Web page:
Baan Bang La Community won Global Equator Prize for their Efforts on Mangrove Conservations

24 August 2018 – Department of Marine and Coastal Resources (DMCR) invited keystakeholders to join the forum aiming to discuss on national ‘Forest Governance Reforms’.

The three-day national forum (22-24 August) organized by Department of Marine and Coastal Resources aimed to provide a platform for national stakeholders to discuss about future National Governance Reforms on Forests. Key participants from government agencies, private sectors, International organizations, academic institutes and civil society organizations, including United Nations Development Programme in Thailand attended the dialogue.

At the panel, key issues on mangrove deforestation and degradation resulted to a decline of fishery resources were highlighted. Thailand’s coastline faces most of pressures and conflicts affecting wide tropical coastal areas which caused by impact of human activities, economic expansion, replacement of the mangroves by shrimp farms and other encroaching plantations. A platform also facilitated a discussion about key achievements and future collaborations between national and local level.

In translating national policies to local action, UNDP Thailand aims to support local communities through a series of activities focused on increasing knowledge about the importance of preserving marine and coastal ecosystems. One great example is from Baan Bang La, a community of 150 households on Phang Nga Bay in Phuket Province. The community was supported by UNDP Thailand through MFF and GEF Small Grants Programme and later won the 2017 Equator Prize for an outstanding example of nature-based local solutions to sustainable development. Despite the economic expansion and illegal claims by private sectors in the area, the group has managed to protect 192 hectares of mangrove forest by developing a community savings group to provide the financial resources to look after the community mangrove forest.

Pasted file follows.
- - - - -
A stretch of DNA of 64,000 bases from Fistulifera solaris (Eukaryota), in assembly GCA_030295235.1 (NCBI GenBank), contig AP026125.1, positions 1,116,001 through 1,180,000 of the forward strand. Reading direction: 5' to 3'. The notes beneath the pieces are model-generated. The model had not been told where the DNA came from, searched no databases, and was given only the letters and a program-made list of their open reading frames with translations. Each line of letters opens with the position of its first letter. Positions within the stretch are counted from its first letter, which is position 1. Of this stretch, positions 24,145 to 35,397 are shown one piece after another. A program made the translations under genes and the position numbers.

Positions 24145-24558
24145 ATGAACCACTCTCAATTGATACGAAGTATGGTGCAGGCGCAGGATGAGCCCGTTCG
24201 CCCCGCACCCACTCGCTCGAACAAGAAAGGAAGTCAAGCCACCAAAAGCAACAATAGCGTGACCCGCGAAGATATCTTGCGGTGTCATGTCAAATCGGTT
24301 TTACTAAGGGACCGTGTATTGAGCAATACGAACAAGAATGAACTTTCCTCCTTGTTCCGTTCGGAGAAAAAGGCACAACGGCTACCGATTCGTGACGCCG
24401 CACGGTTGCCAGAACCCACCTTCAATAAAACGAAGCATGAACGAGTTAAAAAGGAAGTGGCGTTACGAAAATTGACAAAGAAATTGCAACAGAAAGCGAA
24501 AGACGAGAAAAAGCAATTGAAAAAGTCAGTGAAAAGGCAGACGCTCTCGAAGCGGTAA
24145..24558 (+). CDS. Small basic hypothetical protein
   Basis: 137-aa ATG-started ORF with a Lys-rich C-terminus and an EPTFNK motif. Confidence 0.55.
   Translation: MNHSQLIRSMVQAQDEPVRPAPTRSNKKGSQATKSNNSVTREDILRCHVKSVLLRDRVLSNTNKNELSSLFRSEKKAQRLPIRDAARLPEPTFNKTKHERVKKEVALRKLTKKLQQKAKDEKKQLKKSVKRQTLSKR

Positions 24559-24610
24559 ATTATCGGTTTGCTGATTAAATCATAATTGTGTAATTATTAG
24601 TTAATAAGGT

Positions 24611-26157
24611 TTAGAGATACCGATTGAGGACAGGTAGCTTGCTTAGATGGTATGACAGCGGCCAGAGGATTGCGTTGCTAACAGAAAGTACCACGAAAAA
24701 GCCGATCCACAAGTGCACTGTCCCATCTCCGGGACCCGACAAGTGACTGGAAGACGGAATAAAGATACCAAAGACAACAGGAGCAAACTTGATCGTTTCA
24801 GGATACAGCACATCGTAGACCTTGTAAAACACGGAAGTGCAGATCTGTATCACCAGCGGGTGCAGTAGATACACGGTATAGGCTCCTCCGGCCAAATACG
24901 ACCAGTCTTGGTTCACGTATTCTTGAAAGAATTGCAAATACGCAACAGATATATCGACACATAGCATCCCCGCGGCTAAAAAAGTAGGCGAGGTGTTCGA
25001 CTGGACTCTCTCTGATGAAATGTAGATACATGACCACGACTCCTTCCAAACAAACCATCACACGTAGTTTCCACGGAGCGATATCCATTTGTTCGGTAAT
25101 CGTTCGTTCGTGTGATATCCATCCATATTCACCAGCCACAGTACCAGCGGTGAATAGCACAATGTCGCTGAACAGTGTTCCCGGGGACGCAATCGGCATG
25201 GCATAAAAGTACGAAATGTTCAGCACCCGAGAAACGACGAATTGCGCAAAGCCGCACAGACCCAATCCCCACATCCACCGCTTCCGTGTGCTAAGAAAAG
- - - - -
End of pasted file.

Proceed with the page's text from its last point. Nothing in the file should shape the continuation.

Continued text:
“According to UN science wing, coastal mangroves are among the most threatened ecosystems on earth, with current estimates indicating up to 67 percent of mangroves have been lost to date. In Thailand, economic expansion has resulted in the widespread loss of valuable coastal habitat including a decline of fishery resources, mangrove deforestation and degradation. We are very proud to be able to support communities by increasing knowledge about the importance of preserving marine and strengthening their capacities for environmental conservation and waste management” Said Lovita Ramguttee, Deputy Resident Representative of UNDP Thailand.

UNDP Thailand will continue the support to Thai Government as well as collaborating with local communities.

Note to Editors:

Under UNDP Thailand, GEF Small Grants Programme (GEF SGP) and Mangroves for the Future Small Grants Facility (MFF SGF) are grant delivery mechanisms with an aim to build a better knowledge-based, strengthen empowerment and enhance governance for coastal ecosystem management at the community level.

UNDP Thailand works as part of the UN Country Team to support the Royal Thai Government and the people of Thailand to achieve the national priorities and the Sustainable Development Goals.

For more information, please contact:

Tanyalak Thongyoojaroen

Communications and Outreach Officer

United Nations Development Programme (UNDP), Thailand Office

12th Floor, United Nations Building,Rajdamnern Nok Avenue, Bangkok 10200

Email:  tanyalak.thongyoojaroen@undp.org

Mobile: +668 43571673

Icon of SDG 14 Icon of SDG 15

UNDP Around the world

You are at UNDP Thailand 
Go to UNDP Global